Perform an image search for cherry pie, and you'll most likely get pictures of desserts made with sour cherries. Cook's Illustrated published a pie recipe using sweet cherries a few years ago that I've always wanted to try, so this week, I bought a 3L basket of the season's last harvest and got to work.
The farmer from Sun-Ray Orchards (where I bought the cherries) told me that Bing cherries aren't widely planted in Ontario, and that the basket I bought were of the Hedelfingen cultivar. (Here is a detailed factsheet about cherry agriculture in Ontario. Did you know sweet and tart cherries can't pollinate each other? Or that farmers put beehives in their orchards?)
The recipe uses the now-standard vodka pie crust, so I made that first, and put the discs in the fridge. Next, I began the laborious process of washing, stemming and pitting 6 cups of cherries. Fortunately, we have a pitter that we had the foresight (or silliness) to include on our wedding registry. I missed the part about halving the cherries: don't skip this, as the cherries really don't break down much during baking. Puréeing some of the fruit with plums helps to balance out the sweetness as well as adding some liquid. And instead of pulverizing minute tapioca, I just used two scant tablespoons of tapioca flour. Because we're the kind of household that keeps tapioca flour around.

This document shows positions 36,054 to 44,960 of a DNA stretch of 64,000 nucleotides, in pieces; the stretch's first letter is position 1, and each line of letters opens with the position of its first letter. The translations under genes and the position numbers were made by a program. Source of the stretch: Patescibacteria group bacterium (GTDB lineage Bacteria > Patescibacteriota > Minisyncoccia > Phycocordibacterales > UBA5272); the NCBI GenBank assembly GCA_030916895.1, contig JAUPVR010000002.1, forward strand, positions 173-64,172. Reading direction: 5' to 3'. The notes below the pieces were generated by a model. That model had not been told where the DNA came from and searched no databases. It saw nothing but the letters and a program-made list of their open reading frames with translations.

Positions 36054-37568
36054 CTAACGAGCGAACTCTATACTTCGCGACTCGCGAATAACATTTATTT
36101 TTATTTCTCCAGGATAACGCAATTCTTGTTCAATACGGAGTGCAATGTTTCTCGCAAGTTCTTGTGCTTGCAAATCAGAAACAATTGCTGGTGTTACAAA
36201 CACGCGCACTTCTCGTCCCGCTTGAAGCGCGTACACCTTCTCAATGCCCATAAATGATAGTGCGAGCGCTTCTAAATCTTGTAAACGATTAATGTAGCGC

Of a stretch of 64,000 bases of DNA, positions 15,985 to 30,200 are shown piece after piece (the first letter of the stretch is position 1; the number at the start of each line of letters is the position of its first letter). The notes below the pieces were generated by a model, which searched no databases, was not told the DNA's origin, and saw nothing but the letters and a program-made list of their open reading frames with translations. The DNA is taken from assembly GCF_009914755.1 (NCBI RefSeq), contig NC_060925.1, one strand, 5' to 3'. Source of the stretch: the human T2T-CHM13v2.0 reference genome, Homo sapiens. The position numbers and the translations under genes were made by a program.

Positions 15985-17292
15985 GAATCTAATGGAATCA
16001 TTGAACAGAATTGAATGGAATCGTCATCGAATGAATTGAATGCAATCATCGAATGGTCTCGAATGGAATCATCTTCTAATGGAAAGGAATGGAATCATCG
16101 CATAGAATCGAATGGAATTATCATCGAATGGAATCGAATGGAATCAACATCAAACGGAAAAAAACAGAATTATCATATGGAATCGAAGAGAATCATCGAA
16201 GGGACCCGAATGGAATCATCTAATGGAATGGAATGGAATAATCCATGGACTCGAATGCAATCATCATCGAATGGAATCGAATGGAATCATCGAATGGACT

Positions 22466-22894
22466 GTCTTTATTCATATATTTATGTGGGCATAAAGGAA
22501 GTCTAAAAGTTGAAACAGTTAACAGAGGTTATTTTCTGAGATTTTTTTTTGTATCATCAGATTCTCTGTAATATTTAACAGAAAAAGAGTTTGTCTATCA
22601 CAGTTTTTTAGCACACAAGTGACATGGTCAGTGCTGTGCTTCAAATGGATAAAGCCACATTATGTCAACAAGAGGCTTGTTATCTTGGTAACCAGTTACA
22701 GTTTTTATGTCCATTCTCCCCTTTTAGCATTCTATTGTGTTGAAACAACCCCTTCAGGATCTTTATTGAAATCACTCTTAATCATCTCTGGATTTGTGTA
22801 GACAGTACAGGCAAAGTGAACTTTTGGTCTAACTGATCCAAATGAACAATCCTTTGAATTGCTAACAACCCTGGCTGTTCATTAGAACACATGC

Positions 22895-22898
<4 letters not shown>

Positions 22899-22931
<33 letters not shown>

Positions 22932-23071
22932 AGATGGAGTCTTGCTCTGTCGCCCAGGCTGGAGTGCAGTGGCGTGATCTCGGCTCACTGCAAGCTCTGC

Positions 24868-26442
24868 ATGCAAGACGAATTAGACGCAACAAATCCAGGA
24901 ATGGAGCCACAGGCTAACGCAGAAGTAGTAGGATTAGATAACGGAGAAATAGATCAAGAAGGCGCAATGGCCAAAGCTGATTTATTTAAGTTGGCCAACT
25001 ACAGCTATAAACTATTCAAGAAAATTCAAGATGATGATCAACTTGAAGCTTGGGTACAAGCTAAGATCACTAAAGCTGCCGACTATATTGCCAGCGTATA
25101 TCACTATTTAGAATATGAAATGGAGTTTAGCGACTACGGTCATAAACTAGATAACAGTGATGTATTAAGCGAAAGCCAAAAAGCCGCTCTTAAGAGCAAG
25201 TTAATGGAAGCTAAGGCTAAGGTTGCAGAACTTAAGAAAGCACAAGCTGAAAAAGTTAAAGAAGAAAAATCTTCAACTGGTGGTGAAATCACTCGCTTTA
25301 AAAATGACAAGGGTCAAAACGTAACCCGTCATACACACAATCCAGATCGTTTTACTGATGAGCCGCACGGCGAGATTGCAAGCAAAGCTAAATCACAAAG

Once the filling was made, I poured it into the chilled dough bottom, and was very close to overflowing the crust. To be safe, I removed about a half cup of extra liquid, before sealing the pie with the top crust. I baked the pie for the minimum time, and not surprisingly, the dough on the bottom was a little raw.
I liked the flavour of this pie: sweet with a little tartness. The texture of the fruit was a bit firm, but I think that's highly dependent on the particular cherry you're using, as well as how small you cut the pieces. It's an interesting change from a sour cherry pie, but I think both have their merits.